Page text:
Book Review – The Green Book: New Directions For Liberals in Government
I’ve been a member of the UK’s third political party, the Liberal Democrats, for the best part of a decade – and an elected Councillor here in Newcastle for most of that time (full disclosure!). When I first joined, the party seemed so far from power that its earnest and sometimes fiery debates on policy seemed somewhat quaint, but the 2010 General Election changed everything.
With no clear majority for either the incumbent Labour Party or the opposition Conservatives, the decision to go into coalition with the latter, on the grounds they got more of the vote than anyone else, sent shockwaves through the party, the ‘Westminster bubble’ and the electorate. Suddenly what the Lib Dems did or said meant something – for better or worse.
The central thrust of this new tome, The Green Book, is that the party should focus on its strong reputation on environmental issues to define the next stage in its history. The editors make the case on three grounds:
- Moral: many environmental pressures are now hitting critical levels and the time for action is now;
- Economic: a green economy could rescue the UK economy from its current torpor;
- Political: as the Conservatives’ initial ambition for ‘the greenest Government ever’ has faded, the Lib Dems have continued to fly the flag, providing clear green water between the coalition parties.
What follows is a collection of 31 essays designed to set out a vision for eco-liberalism, as distinct from the eco-socialism championed by the Green Party. The authors are predominately MPs and party insiders, but many of the latter are sustainability professionals in their day jobs, and they are augmented by heavyweight guest authors. As a result, the majority of the pieces are intellectually hefty pieces of work, going way beyond the usual political blandishments. Here are some of the key themes I distilled:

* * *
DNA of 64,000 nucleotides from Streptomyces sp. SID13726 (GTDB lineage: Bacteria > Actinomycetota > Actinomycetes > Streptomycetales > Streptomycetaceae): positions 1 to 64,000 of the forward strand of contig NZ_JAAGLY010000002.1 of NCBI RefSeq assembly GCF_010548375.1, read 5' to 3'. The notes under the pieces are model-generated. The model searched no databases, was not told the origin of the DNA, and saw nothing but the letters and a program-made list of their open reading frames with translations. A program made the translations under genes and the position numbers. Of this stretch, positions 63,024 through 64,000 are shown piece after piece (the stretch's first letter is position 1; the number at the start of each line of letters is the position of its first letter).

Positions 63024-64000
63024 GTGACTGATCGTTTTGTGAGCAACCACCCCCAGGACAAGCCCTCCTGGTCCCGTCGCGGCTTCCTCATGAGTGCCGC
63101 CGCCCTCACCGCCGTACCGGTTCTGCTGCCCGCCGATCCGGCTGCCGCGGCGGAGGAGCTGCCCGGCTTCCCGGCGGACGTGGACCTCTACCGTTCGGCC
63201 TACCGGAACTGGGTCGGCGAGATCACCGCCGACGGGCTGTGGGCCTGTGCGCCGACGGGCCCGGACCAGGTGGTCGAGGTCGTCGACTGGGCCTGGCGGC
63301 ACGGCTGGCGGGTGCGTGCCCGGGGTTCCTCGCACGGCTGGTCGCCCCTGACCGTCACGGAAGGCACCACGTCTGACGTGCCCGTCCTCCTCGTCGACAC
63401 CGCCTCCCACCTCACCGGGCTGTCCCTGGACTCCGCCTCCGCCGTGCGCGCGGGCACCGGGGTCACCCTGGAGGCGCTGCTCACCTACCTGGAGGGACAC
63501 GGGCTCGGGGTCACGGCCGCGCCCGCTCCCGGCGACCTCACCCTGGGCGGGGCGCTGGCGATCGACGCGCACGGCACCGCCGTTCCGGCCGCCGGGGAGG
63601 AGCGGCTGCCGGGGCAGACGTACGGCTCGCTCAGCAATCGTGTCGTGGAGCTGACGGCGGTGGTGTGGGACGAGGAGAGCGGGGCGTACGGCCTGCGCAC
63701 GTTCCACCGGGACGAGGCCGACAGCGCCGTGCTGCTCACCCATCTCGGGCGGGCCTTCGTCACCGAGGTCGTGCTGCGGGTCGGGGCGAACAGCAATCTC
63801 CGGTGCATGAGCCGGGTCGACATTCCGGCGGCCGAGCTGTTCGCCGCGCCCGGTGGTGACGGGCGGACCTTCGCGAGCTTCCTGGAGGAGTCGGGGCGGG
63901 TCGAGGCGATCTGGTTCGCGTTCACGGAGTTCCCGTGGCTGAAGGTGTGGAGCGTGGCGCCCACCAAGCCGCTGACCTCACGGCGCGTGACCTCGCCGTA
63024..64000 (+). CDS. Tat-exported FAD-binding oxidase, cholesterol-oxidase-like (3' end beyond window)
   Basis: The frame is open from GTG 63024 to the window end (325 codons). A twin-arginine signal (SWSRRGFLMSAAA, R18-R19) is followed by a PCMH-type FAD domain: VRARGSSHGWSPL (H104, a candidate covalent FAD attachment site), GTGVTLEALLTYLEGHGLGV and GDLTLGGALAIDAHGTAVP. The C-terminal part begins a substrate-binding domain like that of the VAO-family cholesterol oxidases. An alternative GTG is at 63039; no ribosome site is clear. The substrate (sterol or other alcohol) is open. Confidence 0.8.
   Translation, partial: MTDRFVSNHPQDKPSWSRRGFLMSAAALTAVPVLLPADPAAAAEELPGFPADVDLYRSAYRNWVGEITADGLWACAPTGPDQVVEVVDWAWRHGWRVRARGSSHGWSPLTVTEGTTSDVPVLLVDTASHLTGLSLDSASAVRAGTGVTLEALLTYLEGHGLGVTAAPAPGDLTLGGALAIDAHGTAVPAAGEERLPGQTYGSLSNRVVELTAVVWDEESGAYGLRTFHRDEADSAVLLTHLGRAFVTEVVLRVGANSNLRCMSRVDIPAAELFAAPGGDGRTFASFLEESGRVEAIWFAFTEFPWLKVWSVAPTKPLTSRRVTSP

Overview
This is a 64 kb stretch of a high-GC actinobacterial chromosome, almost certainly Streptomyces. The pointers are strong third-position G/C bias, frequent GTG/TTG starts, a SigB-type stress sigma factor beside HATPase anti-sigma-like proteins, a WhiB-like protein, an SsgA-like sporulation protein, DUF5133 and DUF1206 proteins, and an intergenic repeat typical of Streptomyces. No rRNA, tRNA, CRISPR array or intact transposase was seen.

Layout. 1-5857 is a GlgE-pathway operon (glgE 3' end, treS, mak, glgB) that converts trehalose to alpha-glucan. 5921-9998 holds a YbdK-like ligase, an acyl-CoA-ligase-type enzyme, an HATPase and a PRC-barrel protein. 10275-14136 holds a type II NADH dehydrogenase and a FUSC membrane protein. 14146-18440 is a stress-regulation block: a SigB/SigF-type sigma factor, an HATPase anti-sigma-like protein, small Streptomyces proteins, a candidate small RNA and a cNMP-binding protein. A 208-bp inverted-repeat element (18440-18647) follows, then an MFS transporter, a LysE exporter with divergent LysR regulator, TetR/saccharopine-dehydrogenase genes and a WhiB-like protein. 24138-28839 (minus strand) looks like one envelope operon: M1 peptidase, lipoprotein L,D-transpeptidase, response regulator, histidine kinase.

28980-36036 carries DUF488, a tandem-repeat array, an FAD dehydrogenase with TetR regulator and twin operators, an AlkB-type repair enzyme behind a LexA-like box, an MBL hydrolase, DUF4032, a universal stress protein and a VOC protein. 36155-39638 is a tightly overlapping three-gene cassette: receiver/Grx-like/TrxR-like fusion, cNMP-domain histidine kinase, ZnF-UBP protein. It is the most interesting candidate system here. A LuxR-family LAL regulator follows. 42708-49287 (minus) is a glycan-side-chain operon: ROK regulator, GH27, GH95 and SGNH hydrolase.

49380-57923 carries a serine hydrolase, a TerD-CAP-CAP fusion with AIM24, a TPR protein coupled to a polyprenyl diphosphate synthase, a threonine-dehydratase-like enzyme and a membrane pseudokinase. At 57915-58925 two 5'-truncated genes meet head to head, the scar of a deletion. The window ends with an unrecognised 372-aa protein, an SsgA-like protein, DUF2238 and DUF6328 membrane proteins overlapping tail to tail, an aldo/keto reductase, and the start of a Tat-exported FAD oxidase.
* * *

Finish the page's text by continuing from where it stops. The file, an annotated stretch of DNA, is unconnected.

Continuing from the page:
- The need for political leadership: across the UK economy, companies are sitting on mountains of cash which could be invested into greentech, if they the confidence to do so;
- The need for a narrative: too much of the environmental debate has consisted of barrages of data and statistics, we need a narrative to take people with us on the quest for sustainability;
- The need to sell the wider benefits of a green economy as well as the risks of inaction: energy security, rebalancing the economy, job creation etc;
- The need to tackle the (politically more difficult) demand side of the economy as well as the supply side;
- The need to understand and work with prevailing culture: “Persuading people to change their behaviour is, in general, only likely to succeed when it goes with the grain of their lifestyles and beliefs.” (fits with my concept of Green Jujitsu);
- The need for finance: for example, 3% of companies in the Cambridge greentech cluster have venture capital funding, compared to 36-40% in sectors such as healthcare or IT;
- The need for policy integration: only the Department of Energy and Climate Change (DECC) sees a green economy as more than a standalone issue, the need to see resource management as more than a waste issue etc;
- The need to break up vested interests and cartels to open up markets and devolve solutions to the local level.
Given there are more than two dozen authors, the book provides a smorgasbord of potential solutions to these issues rather than a tightly defined manifesto. The ideas range from high level principles, most well understood in the sustainability sector such as the circular economy, to some quite specific solutions, such as how to allow the Green Investment Bank to borrow to invest without upsetting national finances. There is however a significant job left to do to weave these together into a cohesive whole and, more importantly, develop that narrative to make a compelling case to the electorate – we’re still deep in policy wonk territory here.
Obviously this is a party political publication, and non-party supporters will have to put up with a degree of Lib Dem braggadocio, but there’s plenty of red meat in here for environmental policy geeks no matter what their political viewpoint. As many psephologists are predicting another coalition Government after the 2015 election, and the party leadership has adopted its key thrust, The Green Book could become very influential indeed.